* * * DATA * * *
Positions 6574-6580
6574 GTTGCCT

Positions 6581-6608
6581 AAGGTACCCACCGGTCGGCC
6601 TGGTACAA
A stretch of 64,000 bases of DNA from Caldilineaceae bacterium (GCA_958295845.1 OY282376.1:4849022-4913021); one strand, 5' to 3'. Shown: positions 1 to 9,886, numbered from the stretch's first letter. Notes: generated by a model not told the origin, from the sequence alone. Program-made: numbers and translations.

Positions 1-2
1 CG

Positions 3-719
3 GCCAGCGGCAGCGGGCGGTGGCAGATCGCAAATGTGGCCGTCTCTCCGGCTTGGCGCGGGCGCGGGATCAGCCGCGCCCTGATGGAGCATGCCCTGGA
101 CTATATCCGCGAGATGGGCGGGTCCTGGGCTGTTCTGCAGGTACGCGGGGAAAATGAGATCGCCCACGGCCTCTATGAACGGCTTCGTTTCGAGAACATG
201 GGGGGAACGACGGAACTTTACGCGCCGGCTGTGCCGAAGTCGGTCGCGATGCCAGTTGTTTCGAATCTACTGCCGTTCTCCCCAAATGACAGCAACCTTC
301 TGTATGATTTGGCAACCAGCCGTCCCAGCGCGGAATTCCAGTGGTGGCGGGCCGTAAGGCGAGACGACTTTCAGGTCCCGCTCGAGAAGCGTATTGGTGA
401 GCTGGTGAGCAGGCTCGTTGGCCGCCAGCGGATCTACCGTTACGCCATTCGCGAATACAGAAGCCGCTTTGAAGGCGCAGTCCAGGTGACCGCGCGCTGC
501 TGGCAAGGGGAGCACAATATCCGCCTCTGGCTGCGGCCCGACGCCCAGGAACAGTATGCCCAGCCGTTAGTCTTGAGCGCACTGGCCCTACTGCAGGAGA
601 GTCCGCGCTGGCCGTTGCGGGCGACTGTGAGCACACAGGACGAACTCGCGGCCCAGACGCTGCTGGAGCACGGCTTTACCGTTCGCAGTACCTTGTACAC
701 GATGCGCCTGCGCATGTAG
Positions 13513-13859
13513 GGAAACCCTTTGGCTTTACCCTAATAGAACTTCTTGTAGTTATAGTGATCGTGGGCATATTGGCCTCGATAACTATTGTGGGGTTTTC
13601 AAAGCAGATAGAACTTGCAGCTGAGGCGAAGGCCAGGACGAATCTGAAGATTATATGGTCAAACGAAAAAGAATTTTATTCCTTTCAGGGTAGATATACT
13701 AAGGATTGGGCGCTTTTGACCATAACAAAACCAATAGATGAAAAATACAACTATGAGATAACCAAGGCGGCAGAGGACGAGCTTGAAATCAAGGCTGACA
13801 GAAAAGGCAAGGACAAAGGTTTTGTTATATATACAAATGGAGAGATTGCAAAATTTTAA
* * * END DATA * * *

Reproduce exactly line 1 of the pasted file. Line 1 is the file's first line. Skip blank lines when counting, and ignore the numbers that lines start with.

Positions 6574-6580